But even if the technicals of gold look weak the fundamentals of gold are still extremely strong. I think there is little chance that we will see gold available at a price of 1045 USD ever again and I think gold will eventually make new highs in excess of $2,000. I do think gold is in a bull market, albeit a weak one. A US War with North Korea, a Trump impeachment, another large scale terrorist attack, or any number of other catalysts could easily send gold upwards.
While we might have to wait until 2019, it will be interesting to see if gold breaks through the resistance (solid red line) and if so if it makes a new high above 1377.5, or if it goes back to test the longer term support levels drawn in a dashed blue line. Of course it could even do both if we see a lot of volatility.
I feel confident that gold will be above $1300. Regardless I think holding between 10%-25% of one’s assets in physical precious metals is a wise move. Go closer to 10% if you have faith in the US.gov and legacy financial system and closer towards 25% if you are a little more bearish on the US governments ability to handle the national debt, pension, social security and medicare funding crises. Of course all of these precious metal allocation percentages are just opinions and don’t take into account your age, goals and risk tolerance. If I had a lot of money in cashflow positive real estate or a successful and recession resistant business then I probably wouldn’t put as much into gold.
But if my income came from stocks and my job I would want to have 10-25% of my assets in precious metals and I would want to have some money in foreign stocks. I don’t think betting on the dollar is wise, it hasn’t been since 1913 and I think the dollar will only continue to weaken and at an accelerated pace.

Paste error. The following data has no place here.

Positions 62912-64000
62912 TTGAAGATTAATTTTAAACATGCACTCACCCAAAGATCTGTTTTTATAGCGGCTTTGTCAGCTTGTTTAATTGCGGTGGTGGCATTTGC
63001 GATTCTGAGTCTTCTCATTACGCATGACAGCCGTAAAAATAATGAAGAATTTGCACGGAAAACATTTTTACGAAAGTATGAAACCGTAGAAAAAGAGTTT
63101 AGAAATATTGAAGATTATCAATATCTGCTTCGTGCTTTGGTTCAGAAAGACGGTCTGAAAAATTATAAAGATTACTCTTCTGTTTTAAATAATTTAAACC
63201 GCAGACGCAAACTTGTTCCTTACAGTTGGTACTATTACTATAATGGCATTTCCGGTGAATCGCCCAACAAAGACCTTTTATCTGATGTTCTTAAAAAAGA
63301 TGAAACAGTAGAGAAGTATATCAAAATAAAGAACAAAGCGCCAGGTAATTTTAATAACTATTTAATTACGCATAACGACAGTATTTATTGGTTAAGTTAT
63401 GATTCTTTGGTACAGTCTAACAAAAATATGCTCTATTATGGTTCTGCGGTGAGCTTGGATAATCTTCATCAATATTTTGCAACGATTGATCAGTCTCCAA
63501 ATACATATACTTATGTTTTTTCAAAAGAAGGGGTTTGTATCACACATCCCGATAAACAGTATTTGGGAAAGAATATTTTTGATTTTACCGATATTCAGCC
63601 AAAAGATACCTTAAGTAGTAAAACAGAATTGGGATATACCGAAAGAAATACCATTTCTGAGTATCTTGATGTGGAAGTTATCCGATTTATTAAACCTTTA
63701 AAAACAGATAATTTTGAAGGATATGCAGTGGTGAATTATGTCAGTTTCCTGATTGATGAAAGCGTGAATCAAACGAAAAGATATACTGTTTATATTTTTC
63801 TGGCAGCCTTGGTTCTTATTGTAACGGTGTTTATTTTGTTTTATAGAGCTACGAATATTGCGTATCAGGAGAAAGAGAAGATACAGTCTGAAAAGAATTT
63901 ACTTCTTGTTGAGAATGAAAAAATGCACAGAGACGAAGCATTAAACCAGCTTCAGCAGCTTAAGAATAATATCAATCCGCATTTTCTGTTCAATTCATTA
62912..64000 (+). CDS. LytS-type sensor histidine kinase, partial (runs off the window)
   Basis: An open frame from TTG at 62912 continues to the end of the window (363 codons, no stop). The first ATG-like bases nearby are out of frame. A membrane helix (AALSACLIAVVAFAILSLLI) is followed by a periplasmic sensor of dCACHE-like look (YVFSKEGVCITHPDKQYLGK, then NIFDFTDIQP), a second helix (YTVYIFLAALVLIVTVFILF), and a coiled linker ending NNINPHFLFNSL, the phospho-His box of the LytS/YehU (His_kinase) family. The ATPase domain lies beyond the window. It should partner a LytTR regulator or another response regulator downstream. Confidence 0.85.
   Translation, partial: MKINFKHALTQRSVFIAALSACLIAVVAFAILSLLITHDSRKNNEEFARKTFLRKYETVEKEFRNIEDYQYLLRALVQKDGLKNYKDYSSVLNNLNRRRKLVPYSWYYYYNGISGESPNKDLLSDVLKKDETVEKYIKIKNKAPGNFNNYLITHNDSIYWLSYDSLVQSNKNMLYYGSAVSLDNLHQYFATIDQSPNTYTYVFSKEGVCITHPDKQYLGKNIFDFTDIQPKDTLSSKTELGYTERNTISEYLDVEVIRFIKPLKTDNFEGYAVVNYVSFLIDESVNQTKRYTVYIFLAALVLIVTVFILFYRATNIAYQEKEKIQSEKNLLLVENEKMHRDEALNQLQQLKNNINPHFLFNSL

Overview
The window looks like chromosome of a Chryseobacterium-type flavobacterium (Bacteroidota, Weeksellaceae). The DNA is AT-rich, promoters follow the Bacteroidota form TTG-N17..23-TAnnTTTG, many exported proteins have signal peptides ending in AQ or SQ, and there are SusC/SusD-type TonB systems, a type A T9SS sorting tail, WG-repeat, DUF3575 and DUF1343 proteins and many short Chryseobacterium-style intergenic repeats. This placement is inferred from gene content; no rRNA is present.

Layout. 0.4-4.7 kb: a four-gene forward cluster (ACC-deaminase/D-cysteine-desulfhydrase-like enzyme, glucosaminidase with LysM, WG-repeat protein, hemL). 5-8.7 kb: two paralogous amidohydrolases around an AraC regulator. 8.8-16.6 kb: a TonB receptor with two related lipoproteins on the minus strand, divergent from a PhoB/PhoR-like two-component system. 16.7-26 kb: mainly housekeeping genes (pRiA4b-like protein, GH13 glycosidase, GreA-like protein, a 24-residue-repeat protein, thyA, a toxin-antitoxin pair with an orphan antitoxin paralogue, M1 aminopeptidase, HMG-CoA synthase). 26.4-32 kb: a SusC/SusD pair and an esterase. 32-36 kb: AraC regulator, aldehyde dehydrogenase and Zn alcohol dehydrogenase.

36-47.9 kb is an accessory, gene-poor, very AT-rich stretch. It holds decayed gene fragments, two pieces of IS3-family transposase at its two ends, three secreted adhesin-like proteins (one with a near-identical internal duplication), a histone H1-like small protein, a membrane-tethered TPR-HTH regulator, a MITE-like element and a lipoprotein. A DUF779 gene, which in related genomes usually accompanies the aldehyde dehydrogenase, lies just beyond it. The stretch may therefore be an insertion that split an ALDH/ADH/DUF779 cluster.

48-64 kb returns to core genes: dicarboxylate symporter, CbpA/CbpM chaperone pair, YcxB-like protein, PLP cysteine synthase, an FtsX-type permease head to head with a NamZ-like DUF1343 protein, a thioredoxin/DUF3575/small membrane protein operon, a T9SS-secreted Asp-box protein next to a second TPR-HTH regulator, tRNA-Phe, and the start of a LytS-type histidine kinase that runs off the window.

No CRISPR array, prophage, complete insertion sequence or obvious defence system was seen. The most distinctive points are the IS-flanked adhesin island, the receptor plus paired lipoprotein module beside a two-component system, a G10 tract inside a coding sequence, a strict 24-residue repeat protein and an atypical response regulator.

While there is no substitute for physical precious metals like gold and silver held in a secure location one controls I think Goldmoney is a fast, easy and secure way to own physical precious metals. When you sign up for a Goldmoney holding account be sure to use my referral code: howigrowmywealth. A Goldmoney holding account allows you to store physical gold throughout the world in secure jurisdictions like Singapore and Switzerland. I personally own over $1,000 worth of gold through Goldmoney.
You’re at a coffee shop drinking a latte, taking advantage of the free Wi-Fi and reading the latest article on HowIGrowMyWealth.com. But then you realize you forgot to pay a bill that is due today. So you login to your online banking website and pay your bill. You continue to sip your latte go back to reading the article.
What you just did is risky. Not reading the article of course, but using public Wi-Fi to send confidential information.
Unfortunately there are unscrupulous characters out there who will try to steal your personal information
Unsecured Wi-Fi in a public place is dangerous to your wealth and privacy. Someone else could have been on that Wi-Fi network and used a “sniffer” to monitor the information being sent and received between your device to your bank’s website. Thanks to HTTPS the most sensitive information from your bank should be secure–but with the right tools bad people would still be able to see the sites you go to and see any emails or instant messages you send.
It’s fairly alarming how much people can see with readily available tools. Eric Geier of PC World was able to view emails, instant messages, logins and websites of people on an unsecured Wi-Fi network.
The Importance of Security
I’ve worked in Information Technology for over a decade. I’ve worked for small businesses, startups, three fortune 500 companies, a non-profit and online-only virtual companies. I understand the importance of security. I also value my privacy.
While websites that use HTTPS to safeguard vital information is helpful–one of the best ways to protect your privacy when browsing the internet on an unsecured network is virtual private networking (VPN). It essentially creates a secure tunnel between you and the website you’re accessing and prevents malicious hackers from intercepting the data you’re sending and receiving.
As more and more of what we do is conducted online it becomes more and more important to take steps to protect your digital life.
LifeHacker.com has this to say about VPN:
The most important thing you need to know about a VPN: It secures your computer’s internet connection to guarantee that all of the data you’re sending and receiving is encrypted and secured from prying eyes.
TechHive does not mince words about the importance of VPN: